Microsoft Office Tutorials and References
In Depth Information
Functions Relevant to Lookups
Figure 8-1: Lookup formulas in row 2 look up the information for the employee name in cell B2.
This particular example uses four formulas to return information from the EmpData range. In
many cases, you’ll only want a single value from the table, so use only one formula.
Functions Relevant to Lookups
Several Excel functions are useful when writing formulas to look up information in a table. Table
8-1 lists and describes each of these functions.
Table 8-1: Functions Used in Lookup Formulas
Function
Description
CHOOSE
Returns a specific value from a list of values (up to 254) supplied as arguments.
VLOOKUP
Vertical lookup. Searches for a value in the first column of a table and returns a
value in the same row from a column you specify in the table.
HLOOKUP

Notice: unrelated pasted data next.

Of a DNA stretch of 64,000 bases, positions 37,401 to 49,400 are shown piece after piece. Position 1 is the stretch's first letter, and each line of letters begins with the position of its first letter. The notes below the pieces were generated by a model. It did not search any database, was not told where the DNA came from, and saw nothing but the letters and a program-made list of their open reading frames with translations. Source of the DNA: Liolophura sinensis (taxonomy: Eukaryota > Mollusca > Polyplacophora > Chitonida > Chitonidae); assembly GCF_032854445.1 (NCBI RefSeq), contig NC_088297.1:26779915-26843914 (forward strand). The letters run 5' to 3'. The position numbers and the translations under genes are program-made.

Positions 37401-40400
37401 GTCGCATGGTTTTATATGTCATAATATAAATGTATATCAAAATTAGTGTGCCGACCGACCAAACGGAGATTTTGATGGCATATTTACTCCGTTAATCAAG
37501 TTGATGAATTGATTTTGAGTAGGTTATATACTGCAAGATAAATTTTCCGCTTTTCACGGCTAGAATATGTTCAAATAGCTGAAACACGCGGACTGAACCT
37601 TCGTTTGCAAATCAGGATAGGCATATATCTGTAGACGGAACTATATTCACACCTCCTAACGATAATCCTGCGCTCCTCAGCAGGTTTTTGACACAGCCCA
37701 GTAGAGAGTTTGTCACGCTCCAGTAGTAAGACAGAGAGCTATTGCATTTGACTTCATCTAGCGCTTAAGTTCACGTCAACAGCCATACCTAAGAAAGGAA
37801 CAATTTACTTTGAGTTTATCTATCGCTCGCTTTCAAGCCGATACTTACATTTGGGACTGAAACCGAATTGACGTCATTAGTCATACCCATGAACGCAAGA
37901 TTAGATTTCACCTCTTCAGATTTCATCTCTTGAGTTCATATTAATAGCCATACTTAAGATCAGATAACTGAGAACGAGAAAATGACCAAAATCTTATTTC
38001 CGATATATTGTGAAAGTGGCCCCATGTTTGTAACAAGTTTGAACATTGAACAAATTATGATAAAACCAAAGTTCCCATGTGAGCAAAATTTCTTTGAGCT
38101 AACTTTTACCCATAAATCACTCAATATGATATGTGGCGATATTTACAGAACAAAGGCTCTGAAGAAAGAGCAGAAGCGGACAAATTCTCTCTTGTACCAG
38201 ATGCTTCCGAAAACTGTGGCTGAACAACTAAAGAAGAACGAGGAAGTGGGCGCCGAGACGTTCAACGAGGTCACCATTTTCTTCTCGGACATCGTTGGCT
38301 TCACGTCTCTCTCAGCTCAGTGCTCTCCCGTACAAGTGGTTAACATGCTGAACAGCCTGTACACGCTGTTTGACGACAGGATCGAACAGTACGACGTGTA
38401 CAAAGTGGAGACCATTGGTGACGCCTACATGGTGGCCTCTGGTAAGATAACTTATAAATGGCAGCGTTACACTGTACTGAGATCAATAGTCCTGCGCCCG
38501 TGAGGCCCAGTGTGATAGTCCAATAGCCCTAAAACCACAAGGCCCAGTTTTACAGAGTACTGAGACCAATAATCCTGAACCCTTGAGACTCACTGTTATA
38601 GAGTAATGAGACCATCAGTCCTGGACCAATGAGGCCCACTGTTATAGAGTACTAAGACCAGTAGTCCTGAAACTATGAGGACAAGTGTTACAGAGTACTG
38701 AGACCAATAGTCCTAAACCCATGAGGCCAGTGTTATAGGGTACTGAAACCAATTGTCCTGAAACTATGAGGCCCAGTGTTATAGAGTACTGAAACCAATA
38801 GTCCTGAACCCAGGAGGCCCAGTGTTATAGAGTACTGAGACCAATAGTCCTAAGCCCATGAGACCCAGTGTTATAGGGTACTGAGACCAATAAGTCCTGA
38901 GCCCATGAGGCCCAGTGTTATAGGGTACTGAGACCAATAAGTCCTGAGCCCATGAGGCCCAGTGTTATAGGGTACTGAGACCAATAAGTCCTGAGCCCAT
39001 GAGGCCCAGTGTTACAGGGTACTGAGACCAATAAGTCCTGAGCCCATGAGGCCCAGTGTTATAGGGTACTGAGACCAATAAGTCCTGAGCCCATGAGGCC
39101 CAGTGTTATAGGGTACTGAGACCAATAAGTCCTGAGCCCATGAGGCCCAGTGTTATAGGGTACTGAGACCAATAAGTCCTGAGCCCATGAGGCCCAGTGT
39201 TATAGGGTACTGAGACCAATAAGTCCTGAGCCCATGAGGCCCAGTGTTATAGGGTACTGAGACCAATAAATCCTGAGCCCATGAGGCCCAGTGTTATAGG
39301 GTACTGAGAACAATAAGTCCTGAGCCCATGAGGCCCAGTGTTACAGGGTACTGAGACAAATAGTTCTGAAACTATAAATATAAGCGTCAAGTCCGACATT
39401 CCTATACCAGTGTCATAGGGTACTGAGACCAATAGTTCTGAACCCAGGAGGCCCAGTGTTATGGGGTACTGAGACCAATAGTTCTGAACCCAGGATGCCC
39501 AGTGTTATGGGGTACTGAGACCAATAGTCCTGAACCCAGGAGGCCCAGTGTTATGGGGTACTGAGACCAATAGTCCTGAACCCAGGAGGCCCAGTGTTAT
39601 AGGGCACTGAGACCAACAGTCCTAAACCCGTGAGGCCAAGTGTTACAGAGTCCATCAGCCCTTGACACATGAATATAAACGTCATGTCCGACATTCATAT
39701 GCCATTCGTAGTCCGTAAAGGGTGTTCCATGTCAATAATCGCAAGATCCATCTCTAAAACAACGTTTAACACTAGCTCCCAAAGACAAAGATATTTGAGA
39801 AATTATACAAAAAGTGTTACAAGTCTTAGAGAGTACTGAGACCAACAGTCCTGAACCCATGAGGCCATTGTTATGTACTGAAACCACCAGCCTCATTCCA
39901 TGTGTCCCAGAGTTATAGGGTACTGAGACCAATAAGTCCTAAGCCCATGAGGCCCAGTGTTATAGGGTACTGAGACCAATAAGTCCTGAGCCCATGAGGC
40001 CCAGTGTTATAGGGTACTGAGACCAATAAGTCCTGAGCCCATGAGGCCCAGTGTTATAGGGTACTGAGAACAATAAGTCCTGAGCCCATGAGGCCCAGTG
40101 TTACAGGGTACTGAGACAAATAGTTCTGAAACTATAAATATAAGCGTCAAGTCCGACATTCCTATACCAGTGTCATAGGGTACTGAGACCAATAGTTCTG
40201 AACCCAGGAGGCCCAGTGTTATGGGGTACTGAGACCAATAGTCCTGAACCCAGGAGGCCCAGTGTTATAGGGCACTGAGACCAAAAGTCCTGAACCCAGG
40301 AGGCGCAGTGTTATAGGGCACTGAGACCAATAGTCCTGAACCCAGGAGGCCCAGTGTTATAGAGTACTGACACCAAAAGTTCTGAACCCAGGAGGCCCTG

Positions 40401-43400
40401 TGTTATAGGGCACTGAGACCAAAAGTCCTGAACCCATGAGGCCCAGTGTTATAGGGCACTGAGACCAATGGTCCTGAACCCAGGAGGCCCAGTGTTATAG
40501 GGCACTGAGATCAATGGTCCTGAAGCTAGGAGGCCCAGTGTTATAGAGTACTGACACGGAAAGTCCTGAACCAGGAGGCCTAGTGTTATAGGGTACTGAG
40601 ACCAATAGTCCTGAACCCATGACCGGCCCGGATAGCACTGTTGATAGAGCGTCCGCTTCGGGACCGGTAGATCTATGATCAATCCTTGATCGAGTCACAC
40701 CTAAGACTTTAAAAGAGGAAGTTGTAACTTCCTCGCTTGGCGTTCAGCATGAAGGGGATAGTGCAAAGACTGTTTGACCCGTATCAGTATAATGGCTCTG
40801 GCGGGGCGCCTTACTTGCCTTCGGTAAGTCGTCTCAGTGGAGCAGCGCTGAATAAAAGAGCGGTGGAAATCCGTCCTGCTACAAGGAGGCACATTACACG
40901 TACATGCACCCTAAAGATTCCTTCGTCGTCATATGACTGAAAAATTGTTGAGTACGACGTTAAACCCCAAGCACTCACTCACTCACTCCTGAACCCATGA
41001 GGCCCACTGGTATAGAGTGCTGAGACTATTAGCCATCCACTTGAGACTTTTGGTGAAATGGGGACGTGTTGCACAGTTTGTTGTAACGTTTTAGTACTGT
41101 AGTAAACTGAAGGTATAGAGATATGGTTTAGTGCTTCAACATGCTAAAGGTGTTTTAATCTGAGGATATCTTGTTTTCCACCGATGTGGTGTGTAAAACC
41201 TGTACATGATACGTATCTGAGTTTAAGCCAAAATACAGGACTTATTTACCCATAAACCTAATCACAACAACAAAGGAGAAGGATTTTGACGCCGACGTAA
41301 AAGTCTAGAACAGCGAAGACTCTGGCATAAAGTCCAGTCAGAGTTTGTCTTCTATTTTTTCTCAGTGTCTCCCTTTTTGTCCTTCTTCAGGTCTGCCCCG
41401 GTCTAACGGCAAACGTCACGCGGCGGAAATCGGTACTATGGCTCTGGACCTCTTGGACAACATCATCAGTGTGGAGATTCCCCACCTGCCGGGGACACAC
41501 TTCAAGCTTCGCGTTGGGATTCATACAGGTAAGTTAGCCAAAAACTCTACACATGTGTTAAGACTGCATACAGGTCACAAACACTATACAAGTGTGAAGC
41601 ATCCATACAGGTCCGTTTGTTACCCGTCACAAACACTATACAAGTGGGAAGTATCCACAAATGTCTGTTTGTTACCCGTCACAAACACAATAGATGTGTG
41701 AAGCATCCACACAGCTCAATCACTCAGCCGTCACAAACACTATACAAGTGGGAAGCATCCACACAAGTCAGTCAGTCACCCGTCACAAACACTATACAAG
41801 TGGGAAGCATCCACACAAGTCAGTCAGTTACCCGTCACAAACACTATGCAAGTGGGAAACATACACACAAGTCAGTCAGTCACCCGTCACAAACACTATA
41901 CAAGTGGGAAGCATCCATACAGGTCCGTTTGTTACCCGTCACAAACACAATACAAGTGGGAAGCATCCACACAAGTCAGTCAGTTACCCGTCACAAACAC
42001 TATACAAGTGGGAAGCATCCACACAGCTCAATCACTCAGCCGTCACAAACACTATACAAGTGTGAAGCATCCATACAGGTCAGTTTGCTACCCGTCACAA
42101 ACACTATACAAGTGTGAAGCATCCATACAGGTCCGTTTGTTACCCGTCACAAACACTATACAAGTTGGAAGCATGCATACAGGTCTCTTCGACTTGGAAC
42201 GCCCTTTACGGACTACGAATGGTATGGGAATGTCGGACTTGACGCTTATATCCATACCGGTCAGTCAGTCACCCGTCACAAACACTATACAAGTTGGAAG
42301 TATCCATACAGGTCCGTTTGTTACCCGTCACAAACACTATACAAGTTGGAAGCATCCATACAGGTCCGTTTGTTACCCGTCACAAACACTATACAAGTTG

Horizontal lookup. Searches for a value in the top row of a table and returns a value
in the same column from a row you specify in the table.
INDEX
Returns a value (or the reference to a value) from within a table or range.
LOOKUP
Returns a value either from a one-row or one-column range. Another form of the
LOOKUP function works like VLOOKUP but is restricted to returning a value from
the last column of a range.
MATCH
Returns the relative position of an item in a range that matches a specified value.
OFFSET
Returns a reference to a range that is a specified number of rows and columns from
a cell or range of cells.
The examples in this chapter use the functions listed in Table 8-1.
Basic Lookup Formulas
You can use Excel’s basic lookup functions to search a column or row for a lookup value to return
another value as a result. Excel provides three basic lookup functions: HLOOKUP, VLOOKUP, and
 
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